Last Tuesday, Orlando voters gave Mayor Glenda Hood good reason to smile. Following what was the city's most expensive and probably most viciously contested mayoral election, residents endorsed Hood's bid for a third term. Whether they backed her because they liked what she'd done or because her chief challenger, Bruce Gordy, brought little more to the table than criticism of Hood's governing style hardly seems to matter any more.
But the public's ringing endorsement -- 55 percent for Hood, to 33 percent for Gordy -- is not necessarily echoed by the City Council with which Hood must work. Insisting that Hood rules like a dictator, often shutting them out of the decision-making process, a majority of the six-member body backed Gordy, their council colleague. The dissension peaked on Feb. 21, when the Gordy majority pushed Hood off the Greater Orlando Aviation Authority board, replacing her with Don Ammerman in a move that Hood called political posturing.
Now, like it or not, she and the council are stuck with each other. (Two seats -- one held by Hood supporter Bill Bagley, the other to be filled by Gordy's replacement, still must be decided in a runoff.) That means the first and greatest challenge of Hood's administration will be to reconcile herself with the council that has so recently maligned her. In debates as the campaign wound down, she stressed the need for healing. What must be done to make that happen?
"The City Council is a democratic body, not an aristocracy," says Commissioner Ernest Page, who backed Gordy. He says the key is communication -- particularly that which needs to flow better from the mayor's office to city commissioners.
"We're part of the decision-making process," agrees Ammerman. The council members, he adds, must be allowed to register their own opinions, rather than simply processing Hood's agenda.
Bagley says he understands the complaints against Hood, and hopes that the contentiousness of the election will serve as a wake-up call for her. "I think she'll be more open to better lines of communication," he says.
That thought is shared by Gordy backer Betty Wyman. "She's going to have to come back and work with commissioners and be open," she says.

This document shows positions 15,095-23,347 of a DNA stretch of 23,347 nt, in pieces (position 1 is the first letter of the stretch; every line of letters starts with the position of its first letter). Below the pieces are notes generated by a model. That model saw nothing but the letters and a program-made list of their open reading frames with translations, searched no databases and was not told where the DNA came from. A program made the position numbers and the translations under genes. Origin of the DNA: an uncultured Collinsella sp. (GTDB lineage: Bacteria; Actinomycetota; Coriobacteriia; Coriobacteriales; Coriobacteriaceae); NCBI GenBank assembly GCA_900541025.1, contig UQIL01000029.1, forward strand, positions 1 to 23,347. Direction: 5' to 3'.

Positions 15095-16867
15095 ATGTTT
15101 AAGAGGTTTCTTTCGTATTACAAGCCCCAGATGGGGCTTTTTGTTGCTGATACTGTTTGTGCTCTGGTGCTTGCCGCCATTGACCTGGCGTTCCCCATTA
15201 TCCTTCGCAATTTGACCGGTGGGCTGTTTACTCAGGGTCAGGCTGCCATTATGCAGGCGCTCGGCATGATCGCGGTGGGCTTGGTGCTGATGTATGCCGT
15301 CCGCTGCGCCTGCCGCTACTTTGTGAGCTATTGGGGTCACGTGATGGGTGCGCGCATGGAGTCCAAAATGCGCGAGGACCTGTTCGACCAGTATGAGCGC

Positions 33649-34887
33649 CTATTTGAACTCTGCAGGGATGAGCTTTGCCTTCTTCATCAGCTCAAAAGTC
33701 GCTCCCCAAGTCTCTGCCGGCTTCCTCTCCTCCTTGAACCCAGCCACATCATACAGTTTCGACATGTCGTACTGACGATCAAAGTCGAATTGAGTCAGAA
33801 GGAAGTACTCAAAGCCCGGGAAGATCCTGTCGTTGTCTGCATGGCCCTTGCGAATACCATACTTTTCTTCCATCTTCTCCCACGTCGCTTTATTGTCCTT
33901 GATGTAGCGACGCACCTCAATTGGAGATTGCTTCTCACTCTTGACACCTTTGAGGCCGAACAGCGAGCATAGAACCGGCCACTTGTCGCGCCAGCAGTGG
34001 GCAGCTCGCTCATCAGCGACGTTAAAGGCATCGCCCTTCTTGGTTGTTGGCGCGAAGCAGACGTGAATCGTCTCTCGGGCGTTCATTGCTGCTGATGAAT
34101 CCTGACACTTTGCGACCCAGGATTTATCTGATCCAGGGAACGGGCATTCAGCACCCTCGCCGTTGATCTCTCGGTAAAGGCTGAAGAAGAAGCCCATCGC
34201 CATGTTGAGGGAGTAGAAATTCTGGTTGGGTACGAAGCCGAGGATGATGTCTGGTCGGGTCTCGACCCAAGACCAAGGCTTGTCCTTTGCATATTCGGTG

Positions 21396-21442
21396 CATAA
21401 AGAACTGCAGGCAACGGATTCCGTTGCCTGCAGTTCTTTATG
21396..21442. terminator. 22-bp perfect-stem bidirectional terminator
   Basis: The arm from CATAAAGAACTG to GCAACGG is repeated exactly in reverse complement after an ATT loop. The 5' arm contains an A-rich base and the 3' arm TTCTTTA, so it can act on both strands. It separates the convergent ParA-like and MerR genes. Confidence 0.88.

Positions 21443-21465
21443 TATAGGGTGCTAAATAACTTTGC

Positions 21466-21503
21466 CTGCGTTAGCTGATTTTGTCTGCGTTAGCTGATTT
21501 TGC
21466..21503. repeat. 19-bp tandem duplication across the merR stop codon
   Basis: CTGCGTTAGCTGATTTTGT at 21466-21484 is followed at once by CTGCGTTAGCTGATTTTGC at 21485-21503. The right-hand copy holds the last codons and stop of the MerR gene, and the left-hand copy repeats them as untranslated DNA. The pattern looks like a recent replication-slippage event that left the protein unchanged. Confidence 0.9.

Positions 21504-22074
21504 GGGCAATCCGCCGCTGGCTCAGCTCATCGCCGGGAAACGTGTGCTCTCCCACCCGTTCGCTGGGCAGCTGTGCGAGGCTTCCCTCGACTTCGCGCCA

Says Page: "If she doesn't `communicate better`, she won't get anything done."
For her part, Hood took exception to the commissioner's complaints in a pre-election interview. Asked if she expected that she'd have to redouble her efforts to work with them after the election was over, she replied: "I always engage them and make sure that they get all the information that they need. I want to encourage them more and more ... to get involved in those discussions that are taking place on a regular basis in this community." But she also threw it back in their face: For all the talk about the need for regional cooperation, only Bagley, she said, has bothered to attend a meeting of the Tri-County League of Cities. And although Wyman sits on the East Central Florida Regional Planning Council, Hood said, "she's never attended a meeting. We have to replace her, because they've asked for a replacement." Opportunities for commissioners to get involved exist, she said, "but our folks just aren't taking advantage of that."
"She's delusional if she thinks that," replies Page.
Still, Commissioner Daisy Lynum notes that in those districts represented by allies of Gordy, the popular vote favored Hood. "To me, if I were commissioner `in those areas`, the wake-up call would be on my part," she says. "Unfortunately, Gordy was running against someone, not for anything. Until this campaign, I really liked him. People who supported `Gordy` probably didn't like Hood because they didn't have the balls to stand up against her."
Either way, Page and Wyman -- both of whom also won re-election last week to four-year terms that will coincide with Hood's -- both say that unless Hood takes the first step in bridging the gap, the next few years could be problematic.
"The fact is, she won, she's mayor," adds Ammerman. "She must continue to work with the council. On every issue she needs four votes."